- PressProgress notes that the Cons' economic track record is one of eliminating well-paying jobs in favour of lower-wage, more-precarious work. And Jim Stanford follows up on why we shouldn't believe the Cons' spin about deficits:
I think that a more fruitful and principled line of attack on the government’s approach would focus on these obvious fiscal and economic errors by the government:- Jordan Press exposes the Cons' waste of tens of millions of dollars to suppress information from the Canadian public. And Paul Withers reports that while the National Energy Board has stopped allowing citizens to participate in actual assessment hearings in the name of efficiency, it has no qualms about using public money to cheerlead for the pipelines it's supposed to be regulating.
My response, therefore, to the question “Will low oil prices push Ottawa into a deficit,” is therefore: “Who cares? The real issue is the government’s failure to use its fiscal and other tools to strengthen the recovery and create jobs. That’s the real mismanagement.
- The October tax cuts were premature; it is tax cuts, not oil prices, which have jeopardized the attainment of a balanced budget. The Conservatives broke their own promise in implementing tax cuts before the budget was even balanced. (Breaking their promise, not running a small deficit per se, is their key point of vulnerability.) In fact, as I show in the Globe and Mail column, the federal budget would be balanced right now, even with lower oil prices, were it not for the accelerated first-year tax cuts which the government was so anxious to rush out the door before the election.
- The October tax cuts are socially and economically damaging. The CCPA’s fabulous analysis of the perverse distributional effects of income splitting (here and here) is already making this case in spades.
- The government’s response to falling oil prices has revealed confusion and internal division. Joe Oliver delayed his budget to some unspecified future date (April or even later); perhaps he will actually “table”the budget on the hustings . Oliver has said that there will be no further spending cuts to offset the loss in revenue, and that the government can use its (phony) $3 billion contingency fund to protect the balanced budget. Employment Minister Jason Kenney, in contrast, said the exact opposite in public: suggesting that incremental spending cuts might be required, and that the $3 billion cushion would not be drawn down (since it is intended, he argued, for true “emergencies”). Treasury Board President Tony Clement, meanwhile, also hinted at surprise reductions in spending — channeling Pierre Trudeau in saying “Just watch us” reduce spending. Clement’s record in consistently underspending authorized operational budgets (part of the government’s “austerity by stealth” strategy). These mixed messages indicate a breakdown of discipline within Conservative ranks, and send confusing signals to consumers and investors alike.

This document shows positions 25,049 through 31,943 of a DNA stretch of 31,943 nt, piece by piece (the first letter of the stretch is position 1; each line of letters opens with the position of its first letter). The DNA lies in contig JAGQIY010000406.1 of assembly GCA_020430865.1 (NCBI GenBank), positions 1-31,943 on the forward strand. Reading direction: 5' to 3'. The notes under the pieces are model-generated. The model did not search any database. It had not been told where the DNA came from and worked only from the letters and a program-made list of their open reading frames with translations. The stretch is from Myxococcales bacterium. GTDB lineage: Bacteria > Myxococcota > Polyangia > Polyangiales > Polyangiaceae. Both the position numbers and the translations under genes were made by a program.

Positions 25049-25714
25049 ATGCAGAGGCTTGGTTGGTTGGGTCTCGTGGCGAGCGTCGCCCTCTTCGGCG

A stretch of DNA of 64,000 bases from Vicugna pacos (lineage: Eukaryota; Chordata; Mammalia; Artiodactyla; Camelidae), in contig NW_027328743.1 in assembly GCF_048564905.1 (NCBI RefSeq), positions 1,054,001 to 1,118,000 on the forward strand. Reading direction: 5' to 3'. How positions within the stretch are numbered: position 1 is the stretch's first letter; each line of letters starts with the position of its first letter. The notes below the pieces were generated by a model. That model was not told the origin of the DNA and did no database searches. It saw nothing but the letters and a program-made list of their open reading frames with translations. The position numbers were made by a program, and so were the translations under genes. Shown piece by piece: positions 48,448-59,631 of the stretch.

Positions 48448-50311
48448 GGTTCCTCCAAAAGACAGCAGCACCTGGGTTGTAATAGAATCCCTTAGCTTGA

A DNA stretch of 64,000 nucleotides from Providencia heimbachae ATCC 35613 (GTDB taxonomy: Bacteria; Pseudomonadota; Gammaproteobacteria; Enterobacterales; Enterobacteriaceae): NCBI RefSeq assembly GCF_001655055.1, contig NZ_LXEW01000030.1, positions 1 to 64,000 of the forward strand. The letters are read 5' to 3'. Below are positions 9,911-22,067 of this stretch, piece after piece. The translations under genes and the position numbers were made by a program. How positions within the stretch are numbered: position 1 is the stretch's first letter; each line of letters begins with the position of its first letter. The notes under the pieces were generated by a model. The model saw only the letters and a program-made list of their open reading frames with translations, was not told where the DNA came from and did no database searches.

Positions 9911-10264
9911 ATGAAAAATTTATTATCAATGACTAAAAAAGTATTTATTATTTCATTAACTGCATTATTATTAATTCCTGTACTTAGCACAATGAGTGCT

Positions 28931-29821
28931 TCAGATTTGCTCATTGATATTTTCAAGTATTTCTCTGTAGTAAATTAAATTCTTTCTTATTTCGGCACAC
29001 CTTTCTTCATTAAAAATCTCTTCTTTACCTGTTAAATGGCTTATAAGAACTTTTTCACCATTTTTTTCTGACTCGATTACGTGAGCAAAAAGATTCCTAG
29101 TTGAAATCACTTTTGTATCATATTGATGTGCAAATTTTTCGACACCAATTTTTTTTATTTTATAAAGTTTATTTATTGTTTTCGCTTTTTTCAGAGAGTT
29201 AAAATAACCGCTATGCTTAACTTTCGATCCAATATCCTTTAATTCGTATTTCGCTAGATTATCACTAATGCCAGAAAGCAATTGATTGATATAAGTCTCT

- Most fundamentally, the government’s macroeconomic and industrial emphasis on making Canada an “energy superpower,” investing so much fiscal and political capital to facilitate energy megaprojects (including fruitless pipeline proposals), vilifying critical voices, and inadequately responding to the negative side-effects of the oil boom on other sectors, has left Canada’s economy unduly vulnerable to an oil price decline that was always inevitable.
- Meanwhile, Charlie Samuda discusses the need to crack down on tax evasion to ensure the privileged few pay their fair share. And Matt Taibbi writes that the financial sector is back to its old habit of exploiting the public, while fighting the suggestion that advisers face an obligation to put clients' interests first.
- Jeffrey Simpson rightly wonders why our political debates involve little discussion about people living in poverty who have the most to gain or lose from government policy choices. And Natasha Pel comments on how Canada's wealthiest province is doing little to deal with poverty.
- Finally, Rick Salutin points to Syriza's victory in Greece as an example of how the public can overcome the supposedly-inevitable prioritization of profits over people:
Why Syriza won. The short answer is: they put people first. I know all parties say that but (a) they only say it and (b) they only say it at elections. Syriza said and did it. Because they're not just a party but a coalition of parties, groups and movements, they naturally extended into communities and helped people with real needs. This in turn proved they weren't like other parties, just in it for power. That near cliché translated into real policies.
The EU/Germany clearly put numbers (of euros owed) first, as Greece's new finance minister says. So the debate was over priorities. If people prevail, austerity fails. It turns out austerity wasn't inevitable, like a law of nature; it was a question of values.